Language difficulties in the classroom

The purpose of language is to provide us with ways to communicate with others. If a child has language difficulties, chances are they are not getting the most out of school. However, fortunately, many speech and language impairments can be treated.

How can a speech-language disorder affect the way my child learns?

A speech-language impairment can affect your child in many ways. It can make it hard to express one’s thoughts and ideas (expressive language disorders). On the other hand, some children find it difficult to understand what is being said to them (receptive language disorders). Other problems include stuttering, difficulty pronouncing certain sounds, and cognitive-communication disorders. As a result, your child’s disorder may cause a learning disability. These issues may manifest as:

  • Your child may have dyslexia. Studies show that children with speech-language disorders have a higher risk of being dyslexic. Hence, your child might find reading, and writing extremely difficult.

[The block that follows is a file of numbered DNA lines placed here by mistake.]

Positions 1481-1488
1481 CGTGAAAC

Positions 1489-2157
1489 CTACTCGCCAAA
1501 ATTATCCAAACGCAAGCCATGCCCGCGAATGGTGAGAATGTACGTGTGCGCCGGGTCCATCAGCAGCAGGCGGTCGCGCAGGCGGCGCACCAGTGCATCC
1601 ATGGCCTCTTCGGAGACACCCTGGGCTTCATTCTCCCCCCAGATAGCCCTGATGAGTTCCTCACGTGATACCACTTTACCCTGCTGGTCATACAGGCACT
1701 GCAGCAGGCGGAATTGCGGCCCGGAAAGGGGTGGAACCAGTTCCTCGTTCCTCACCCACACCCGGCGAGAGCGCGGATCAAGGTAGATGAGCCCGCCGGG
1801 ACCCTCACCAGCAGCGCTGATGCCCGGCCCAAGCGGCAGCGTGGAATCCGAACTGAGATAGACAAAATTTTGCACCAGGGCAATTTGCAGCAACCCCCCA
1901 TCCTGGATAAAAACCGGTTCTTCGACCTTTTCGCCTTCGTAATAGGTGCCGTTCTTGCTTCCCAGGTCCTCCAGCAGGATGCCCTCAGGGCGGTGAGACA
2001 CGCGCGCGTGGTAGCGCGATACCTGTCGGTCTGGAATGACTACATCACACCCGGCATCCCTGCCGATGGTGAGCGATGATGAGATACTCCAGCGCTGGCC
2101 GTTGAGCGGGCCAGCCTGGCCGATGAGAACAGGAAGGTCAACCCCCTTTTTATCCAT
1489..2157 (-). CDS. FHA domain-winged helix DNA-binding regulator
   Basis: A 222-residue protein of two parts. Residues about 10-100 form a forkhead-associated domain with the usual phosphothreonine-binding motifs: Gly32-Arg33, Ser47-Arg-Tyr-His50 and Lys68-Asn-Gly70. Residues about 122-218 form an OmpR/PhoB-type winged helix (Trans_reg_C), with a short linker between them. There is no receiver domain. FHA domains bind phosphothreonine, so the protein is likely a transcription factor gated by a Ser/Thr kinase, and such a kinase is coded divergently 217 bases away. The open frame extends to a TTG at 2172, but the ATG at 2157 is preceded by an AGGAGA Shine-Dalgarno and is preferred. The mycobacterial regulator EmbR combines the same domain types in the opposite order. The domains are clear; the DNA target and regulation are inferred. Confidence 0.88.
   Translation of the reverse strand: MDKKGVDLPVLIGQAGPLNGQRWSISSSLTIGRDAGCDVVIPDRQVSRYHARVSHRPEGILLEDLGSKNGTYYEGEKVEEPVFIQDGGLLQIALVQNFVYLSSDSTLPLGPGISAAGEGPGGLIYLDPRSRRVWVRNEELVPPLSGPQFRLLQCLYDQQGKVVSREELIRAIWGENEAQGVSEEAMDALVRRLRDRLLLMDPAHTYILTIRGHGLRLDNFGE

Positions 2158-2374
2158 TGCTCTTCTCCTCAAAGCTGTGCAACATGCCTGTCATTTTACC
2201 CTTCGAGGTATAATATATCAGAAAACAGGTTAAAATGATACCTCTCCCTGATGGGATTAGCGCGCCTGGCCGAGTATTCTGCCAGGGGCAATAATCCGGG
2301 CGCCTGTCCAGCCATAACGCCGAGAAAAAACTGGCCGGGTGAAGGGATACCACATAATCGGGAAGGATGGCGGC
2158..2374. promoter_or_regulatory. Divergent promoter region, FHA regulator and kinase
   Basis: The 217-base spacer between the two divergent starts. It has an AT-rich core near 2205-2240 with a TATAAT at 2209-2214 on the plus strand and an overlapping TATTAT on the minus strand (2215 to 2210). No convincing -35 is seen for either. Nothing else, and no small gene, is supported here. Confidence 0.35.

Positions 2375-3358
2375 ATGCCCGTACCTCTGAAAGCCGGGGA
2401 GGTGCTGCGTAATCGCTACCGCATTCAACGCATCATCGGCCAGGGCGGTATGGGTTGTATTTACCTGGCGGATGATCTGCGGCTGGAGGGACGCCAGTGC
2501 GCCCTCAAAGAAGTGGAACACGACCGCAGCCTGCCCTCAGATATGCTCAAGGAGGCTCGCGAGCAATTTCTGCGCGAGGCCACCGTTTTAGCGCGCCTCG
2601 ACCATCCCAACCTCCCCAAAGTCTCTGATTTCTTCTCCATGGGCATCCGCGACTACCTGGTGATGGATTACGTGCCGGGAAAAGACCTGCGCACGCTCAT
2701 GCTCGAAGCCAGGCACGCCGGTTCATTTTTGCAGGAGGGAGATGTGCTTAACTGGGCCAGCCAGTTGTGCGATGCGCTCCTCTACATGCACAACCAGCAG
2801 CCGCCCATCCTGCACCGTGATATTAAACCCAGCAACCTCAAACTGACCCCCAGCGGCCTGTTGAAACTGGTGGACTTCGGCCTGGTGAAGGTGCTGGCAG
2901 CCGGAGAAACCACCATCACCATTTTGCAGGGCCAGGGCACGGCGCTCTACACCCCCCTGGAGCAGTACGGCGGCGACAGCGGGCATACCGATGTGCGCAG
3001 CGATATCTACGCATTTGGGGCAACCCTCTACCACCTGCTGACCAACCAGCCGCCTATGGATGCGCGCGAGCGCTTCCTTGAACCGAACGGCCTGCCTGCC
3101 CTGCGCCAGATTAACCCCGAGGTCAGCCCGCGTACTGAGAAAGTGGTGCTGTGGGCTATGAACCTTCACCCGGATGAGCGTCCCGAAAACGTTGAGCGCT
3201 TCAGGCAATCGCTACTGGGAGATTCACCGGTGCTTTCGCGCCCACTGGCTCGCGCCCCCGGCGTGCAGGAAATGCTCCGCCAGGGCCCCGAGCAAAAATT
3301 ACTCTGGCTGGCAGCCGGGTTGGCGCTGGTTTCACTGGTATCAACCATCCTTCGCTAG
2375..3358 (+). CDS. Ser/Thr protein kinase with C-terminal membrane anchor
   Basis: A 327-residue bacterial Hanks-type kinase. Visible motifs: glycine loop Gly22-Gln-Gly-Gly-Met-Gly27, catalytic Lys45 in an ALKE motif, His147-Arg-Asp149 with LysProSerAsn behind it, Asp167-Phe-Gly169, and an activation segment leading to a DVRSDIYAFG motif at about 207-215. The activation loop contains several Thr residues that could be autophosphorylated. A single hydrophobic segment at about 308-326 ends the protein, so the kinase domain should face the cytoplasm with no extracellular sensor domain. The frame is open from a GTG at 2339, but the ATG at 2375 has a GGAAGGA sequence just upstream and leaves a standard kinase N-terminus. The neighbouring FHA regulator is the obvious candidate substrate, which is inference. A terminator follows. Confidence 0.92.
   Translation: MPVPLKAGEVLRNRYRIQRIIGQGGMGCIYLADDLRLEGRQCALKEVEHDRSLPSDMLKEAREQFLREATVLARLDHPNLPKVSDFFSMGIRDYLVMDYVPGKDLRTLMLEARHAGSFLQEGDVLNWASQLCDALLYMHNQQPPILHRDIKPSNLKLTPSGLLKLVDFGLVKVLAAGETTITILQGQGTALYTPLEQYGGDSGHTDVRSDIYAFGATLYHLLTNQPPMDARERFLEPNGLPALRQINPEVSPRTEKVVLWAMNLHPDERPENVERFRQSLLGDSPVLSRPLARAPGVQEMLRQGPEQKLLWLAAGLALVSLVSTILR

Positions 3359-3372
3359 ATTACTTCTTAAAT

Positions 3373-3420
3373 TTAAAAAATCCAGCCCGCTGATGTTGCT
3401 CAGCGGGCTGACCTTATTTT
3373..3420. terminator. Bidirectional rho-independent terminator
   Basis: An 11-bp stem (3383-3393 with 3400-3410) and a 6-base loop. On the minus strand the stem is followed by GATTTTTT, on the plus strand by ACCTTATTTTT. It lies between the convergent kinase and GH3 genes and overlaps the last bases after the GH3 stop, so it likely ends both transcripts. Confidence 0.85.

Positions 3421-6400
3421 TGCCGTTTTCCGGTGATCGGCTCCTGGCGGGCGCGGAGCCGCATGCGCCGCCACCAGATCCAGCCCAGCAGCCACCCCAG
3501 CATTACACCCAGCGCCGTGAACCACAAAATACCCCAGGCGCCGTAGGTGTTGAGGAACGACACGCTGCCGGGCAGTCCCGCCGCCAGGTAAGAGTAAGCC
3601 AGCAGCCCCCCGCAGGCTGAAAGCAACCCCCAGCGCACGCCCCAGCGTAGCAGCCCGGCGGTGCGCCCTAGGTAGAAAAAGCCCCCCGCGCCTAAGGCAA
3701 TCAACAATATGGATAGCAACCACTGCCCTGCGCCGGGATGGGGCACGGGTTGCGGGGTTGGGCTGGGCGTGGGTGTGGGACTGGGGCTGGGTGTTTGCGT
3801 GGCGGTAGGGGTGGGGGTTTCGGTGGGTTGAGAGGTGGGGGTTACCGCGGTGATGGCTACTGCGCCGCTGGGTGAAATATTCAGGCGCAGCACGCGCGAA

• Unable to understand what the teachers say (receptive disorders).
  • Unable to express their own thoughts (expressive disorders).
  • Struggle with problem solving and time management.
  • Inability to focus
  • Behavioral problems at school. If your child cannot express thoughts, or understand what is being said, this will lead them to being perceived as lazy and defiant.

How can my child’s speech-language impairment affect my child’s mental health?

Children tend to compare themselves with others all the time. Children with a speech-language impairment can become self-conscious and develop a low self-esteem. They may get bullied by other children about how they stutter and talk. Also, their inability to express their thoughts may make them extremely frustrated at times.

Not only that, but social communication deficits can jeopardize a child’s ability to form fulfilling friendships. A study that was done in this area found that language delays were associated with behavioral, emotional, and social issues when they grow up (reference).

Speech-language pathologists and how they can help

A speech-language pathologist can teach your child a set of skills to help him/her communicate with others. It is of importance that you apply those skills at home, so that your child can apply them.

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